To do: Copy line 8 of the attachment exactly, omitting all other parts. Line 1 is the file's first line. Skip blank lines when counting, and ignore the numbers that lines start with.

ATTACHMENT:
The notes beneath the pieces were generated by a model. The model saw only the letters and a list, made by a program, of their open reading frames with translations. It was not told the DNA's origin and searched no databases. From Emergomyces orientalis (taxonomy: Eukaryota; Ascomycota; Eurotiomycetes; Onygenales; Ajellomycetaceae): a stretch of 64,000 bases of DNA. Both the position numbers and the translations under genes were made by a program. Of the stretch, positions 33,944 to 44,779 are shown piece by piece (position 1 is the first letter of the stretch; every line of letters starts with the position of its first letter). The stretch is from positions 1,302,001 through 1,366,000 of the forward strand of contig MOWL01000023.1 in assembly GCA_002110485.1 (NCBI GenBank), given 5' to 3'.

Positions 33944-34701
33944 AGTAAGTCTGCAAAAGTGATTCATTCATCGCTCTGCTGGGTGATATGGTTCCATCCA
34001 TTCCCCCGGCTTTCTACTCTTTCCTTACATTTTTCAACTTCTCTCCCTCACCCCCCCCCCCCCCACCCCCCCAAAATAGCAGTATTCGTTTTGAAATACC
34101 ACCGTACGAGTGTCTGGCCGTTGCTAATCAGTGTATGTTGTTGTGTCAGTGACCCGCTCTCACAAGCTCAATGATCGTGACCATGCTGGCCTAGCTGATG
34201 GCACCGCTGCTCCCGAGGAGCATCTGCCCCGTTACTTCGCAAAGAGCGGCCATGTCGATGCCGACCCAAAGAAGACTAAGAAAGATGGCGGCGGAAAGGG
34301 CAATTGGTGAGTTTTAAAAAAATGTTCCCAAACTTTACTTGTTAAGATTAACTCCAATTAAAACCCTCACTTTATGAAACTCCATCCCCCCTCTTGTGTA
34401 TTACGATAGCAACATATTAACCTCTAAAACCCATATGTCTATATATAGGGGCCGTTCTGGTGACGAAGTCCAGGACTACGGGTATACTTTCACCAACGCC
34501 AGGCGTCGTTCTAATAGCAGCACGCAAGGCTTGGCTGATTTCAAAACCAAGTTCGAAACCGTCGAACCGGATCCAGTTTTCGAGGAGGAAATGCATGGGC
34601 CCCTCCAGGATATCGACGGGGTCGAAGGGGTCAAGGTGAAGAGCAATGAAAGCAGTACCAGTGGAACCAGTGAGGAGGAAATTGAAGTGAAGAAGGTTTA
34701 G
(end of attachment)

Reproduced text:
34401 TTACGATAGCAACATATTAACCTCTAAAACCCATATGTCTATATATAGGGGCCGTTCTGGTGACGAAGTCCAGGACTACGGGTATACTTTCACCAACGCC